Third reading (Lords)

What is third reading?

Third reading in the Lords is the chance for members to ‘tidy up’ a bill, concentrating on making sure the eventual law is effective and workable – without loopholes.
 

Before third reading takes place

Before third reading, amendments (changes) are gathered together and placed in order, then published in the ‘marshalled list’.

What happens at third reading?

Unlike the House of Commons, amendments can be made at third reading in the House of Lords, provided the issue has not been fully considered and voted on during either committee or report stage.

Amendments at third reading are often used to clarify specific parts of the bill and to allow the government to make good any promises of changes they made at earlier stages of the passage of a bill.

What happens after third reading?

If the bill started in the Lords, it goes to the House of Commons for its first reading. The Commons reprints the bill with the Lords amendments.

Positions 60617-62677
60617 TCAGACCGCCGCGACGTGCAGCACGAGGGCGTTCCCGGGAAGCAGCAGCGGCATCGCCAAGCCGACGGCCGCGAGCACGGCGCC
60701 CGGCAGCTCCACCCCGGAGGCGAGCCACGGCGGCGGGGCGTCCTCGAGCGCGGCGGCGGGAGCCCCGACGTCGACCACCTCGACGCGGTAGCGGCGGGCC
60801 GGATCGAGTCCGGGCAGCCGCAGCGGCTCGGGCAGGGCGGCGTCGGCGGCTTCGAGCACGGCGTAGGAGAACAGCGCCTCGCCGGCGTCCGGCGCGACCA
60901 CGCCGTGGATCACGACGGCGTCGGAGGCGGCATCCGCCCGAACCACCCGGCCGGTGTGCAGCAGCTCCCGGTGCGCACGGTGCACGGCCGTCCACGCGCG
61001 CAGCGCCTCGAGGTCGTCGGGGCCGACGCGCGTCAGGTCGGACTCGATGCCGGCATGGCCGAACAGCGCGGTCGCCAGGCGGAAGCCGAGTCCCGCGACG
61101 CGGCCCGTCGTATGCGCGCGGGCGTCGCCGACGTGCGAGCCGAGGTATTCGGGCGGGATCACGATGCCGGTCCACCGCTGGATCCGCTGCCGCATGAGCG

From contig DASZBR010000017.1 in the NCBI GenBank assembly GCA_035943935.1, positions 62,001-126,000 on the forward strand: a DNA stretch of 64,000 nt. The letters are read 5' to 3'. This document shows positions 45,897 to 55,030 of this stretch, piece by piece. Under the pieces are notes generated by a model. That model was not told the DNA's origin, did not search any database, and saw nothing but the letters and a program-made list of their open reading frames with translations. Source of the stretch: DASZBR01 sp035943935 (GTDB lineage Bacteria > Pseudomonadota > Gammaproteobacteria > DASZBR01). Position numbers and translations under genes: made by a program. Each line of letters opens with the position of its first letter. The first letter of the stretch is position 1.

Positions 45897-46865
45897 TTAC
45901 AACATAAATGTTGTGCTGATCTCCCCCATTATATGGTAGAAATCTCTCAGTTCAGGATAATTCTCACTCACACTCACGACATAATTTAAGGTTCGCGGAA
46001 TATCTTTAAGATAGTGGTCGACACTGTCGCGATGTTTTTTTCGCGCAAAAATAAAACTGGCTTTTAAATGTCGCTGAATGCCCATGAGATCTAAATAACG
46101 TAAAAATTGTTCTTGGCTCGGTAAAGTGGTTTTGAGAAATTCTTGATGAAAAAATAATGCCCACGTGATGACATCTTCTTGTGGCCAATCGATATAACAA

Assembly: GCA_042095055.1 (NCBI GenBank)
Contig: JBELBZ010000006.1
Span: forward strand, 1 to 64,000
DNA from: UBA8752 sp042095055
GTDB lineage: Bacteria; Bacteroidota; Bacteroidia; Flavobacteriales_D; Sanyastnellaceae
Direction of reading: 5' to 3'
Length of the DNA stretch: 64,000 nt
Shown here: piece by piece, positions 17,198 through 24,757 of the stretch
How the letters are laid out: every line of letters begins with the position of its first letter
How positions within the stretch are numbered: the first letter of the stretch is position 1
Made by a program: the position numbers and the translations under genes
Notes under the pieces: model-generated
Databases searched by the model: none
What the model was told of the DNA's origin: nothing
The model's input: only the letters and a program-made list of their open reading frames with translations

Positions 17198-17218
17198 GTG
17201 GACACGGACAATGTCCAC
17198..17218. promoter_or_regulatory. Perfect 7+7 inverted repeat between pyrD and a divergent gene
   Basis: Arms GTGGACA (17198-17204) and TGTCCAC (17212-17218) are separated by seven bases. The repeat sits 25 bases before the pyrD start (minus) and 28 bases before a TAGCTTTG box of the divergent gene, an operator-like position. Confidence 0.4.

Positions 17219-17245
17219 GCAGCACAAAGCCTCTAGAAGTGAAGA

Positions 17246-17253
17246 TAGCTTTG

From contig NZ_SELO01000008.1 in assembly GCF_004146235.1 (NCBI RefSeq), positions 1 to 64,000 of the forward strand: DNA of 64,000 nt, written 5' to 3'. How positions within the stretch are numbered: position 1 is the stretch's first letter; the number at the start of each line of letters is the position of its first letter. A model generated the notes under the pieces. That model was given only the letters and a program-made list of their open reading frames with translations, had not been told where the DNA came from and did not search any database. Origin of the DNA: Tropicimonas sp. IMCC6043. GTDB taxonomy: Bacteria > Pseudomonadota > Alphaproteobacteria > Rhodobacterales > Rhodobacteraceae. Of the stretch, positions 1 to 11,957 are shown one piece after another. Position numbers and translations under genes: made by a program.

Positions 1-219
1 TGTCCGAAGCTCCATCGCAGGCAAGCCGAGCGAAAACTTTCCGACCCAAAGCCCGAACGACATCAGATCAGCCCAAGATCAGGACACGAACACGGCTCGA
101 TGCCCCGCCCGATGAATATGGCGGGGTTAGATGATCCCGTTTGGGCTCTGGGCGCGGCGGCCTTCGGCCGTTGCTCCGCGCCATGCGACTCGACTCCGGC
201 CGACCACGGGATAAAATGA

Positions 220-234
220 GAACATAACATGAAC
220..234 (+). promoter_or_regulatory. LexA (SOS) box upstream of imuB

If the bill began in the Commons, it is sent back after third reading in the Lords for consideration of Lords amendments, or, if there have been no amendments in the Lords, is sent to the monarch for royal assent.

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Related Information

Votes in the Lords

View how the Lords voted on amendments to Bills – results available soon after the vote takes place:

  • Lords Divisions Analysis
  • Groupings of amendments

    See the latest groupings of amendments on Bills:

    Browse Bills online

    Track the progress of all Bills at Lords report stage and view the latest Marshalled Lists of amendments for discussion: